How voice-overs changed and still remained the same

Andrew Peters, founder of Realtime Casting and Australian voice actor, explains how things continue to change in our evolving voice-over industry, but still remain the same

Late Night Inspirationsthe voice behind realtime casting
Last night, while thinking of what to write about, I was inspired by a great example of the new voice industry.

At 7:30pm, I received a text from the head of promos for Australia’s biggest radio network with a simple request, “Are you free to do a voice-over?”.

“Not a problem, I’ll fire up the studio”, I replied.

What made this request interesting, and partly an indication of the future of voice casting, has to do with our locations: I live on the coast in southeast Australia about an hour and a half from Melbourne with a home studio (no big deal). My client, the head of promos, works from his farm!

Evolution Without Changerealtime casting gear
In the old days of radio production, it was usually done from an expensive production suite at the radio station, the voice-over talent would be booked, and then turn up for the session. In rare cases, they would call in via ISDN.

In my case, the other night I recorded a promo in my studio, directed by him via Skype, and then sent the file via FTP. At this point, he built the promo at his farm-based studio and then sent it to the central hub to be uploaded for airplay the next day on the network. Through this process, maybe you can see how voice-over work will evolve, while remaining the same, but maybe not in the way we think.

Will the big high-cost studios go?
Some will, but I do not believe it will be as dark and scary as online content usually predicts with endless forecasts of doom based on individual experiences, especially in social media.

Will all talent need a home studio?
Most will unless you can survive working locally in a major market offline and/or have a very good friend with a studio, where they can audition and record.

Putting pieces togetherAndrew Peters almost there
When you look at all the pieces it does point to something quite different:

Home studios will become “the booth”
Professional studios will remain “the studio”
The producer will be “the director”, with his/her direction being the key element behind professionalism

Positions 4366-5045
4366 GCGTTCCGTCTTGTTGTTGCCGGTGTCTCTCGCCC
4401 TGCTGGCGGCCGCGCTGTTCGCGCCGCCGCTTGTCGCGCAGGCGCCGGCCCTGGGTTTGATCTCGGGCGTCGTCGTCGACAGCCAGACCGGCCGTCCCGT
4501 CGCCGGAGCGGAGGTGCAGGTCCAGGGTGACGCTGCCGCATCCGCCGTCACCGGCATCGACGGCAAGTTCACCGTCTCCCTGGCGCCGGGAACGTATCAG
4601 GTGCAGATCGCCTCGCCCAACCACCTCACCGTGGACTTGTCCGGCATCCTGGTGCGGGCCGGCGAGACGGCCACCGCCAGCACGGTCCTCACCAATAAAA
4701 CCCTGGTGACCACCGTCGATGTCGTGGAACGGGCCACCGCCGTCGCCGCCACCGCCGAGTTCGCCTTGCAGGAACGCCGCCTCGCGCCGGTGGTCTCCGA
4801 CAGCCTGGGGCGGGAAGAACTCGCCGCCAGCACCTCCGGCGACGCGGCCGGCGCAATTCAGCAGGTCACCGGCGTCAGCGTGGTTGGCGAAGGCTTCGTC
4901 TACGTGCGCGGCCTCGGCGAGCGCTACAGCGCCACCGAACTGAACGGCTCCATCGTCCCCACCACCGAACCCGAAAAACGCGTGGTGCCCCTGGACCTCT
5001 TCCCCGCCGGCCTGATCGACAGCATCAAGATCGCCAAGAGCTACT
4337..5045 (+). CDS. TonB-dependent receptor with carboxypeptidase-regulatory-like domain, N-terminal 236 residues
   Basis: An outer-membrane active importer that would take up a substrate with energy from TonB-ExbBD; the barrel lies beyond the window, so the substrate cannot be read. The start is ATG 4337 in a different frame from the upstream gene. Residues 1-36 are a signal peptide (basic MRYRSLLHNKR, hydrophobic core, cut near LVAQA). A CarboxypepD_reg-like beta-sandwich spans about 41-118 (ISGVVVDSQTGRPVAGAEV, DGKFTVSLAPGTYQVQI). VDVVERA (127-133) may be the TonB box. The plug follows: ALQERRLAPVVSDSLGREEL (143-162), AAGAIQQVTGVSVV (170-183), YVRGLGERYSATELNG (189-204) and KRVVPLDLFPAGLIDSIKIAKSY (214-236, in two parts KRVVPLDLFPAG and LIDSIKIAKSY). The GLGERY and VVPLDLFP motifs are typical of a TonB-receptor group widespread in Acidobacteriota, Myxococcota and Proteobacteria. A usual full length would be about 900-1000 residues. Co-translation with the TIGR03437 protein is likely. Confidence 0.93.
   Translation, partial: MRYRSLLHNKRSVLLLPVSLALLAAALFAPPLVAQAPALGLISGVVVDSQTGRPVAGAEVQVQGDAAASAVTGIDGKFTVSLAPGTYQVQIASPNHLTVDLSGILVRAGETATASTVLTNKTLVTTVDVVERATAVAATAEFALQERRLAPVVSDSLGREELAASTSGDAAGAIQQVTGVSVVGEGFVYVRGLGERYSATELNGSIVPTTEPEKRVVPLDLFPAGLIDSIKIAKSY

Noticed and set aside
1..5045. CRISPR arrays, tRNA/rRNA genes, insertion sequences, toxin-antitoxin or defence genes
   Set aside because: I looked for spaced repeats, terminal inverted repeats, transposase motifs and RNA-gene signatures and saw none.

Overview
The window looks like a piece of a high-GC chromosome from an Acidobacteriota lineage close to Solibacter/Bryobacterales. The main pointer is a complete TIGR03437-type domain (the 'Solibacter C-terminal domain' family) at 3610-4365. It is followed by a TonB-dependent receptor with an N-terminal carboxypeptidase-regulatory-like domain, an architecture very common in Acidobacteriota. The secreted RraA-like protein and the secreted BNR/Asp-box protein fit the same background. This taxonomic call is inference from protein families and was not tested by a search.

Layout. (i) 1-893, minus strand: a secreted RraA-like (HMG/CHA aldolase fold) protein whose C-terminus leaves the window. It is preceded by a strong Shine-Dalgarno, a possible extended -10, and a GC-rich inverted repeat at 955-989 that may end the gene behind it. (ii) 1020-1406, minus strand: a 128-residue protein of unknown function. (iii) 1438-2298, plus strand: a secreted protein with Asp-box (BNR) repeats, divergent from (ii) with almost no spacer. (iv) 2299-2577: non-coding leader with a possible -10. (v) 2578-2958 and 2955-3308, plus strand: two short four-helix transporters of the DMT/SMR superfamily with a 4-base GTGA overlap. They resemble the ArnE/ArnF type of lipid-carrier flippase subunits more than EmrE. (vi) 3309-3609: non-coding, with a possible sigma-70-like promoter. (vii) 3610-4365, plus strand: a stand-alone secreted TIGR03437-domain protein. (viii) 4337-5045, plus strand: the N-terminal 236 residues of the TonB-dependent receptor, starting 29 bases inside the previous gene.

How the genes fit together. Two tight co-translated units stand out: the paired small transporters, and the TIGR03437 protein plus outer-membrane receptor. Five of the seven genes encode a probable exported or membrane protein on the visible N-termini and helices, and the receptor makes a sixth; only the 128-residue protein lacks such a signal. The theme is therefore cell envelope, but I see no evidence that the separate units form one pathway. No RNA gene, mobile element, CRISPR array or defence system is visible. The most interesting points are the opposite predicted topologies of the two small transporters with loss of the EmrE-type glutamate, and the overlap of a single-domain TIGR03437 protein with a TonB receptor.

Why? As voice-over talent, we all know the benefits of good direction. Your read can be taken somewhere you would never have considered. Even a slight change in emphasis can bring the script to life. This is also why I believe the professional voice-over industry will remain intact. Even with the best, most high-tech equipment working from home combined with years of audio engineering skills, the professional voice “actor” understands the performance of a script and the ability to take direction well. This skill may very well come from a person’s educational background or upbringing. Some would argue it cannot be taught.

Are home studios mandatory for the future?
No question about it, but having human interaction and great direction brings out the best in all voice-over actors, which is ultimately the best for the client.

Through all changes, this has remained the same.

What has also not changed is the need to experiment with changing technology. You have to experiment to find what is best. The last 10 years has seen the industry explode with home studios, an increased population of those willing to try voice-overs, and the fear this has lead to lower pay rates for everyone. This is easy to believe, if you spend time in such circles of business. I believe all it has done is show true professionals with experience the real value they bring to the voice-over industry, especially those who dared to see what “the other side of work” looks like.

The future of voice-overs is very bright, if that is what you want and show people it is what they need.

Personally, I love being at home and love great direction. With a proper budget, we all get both.

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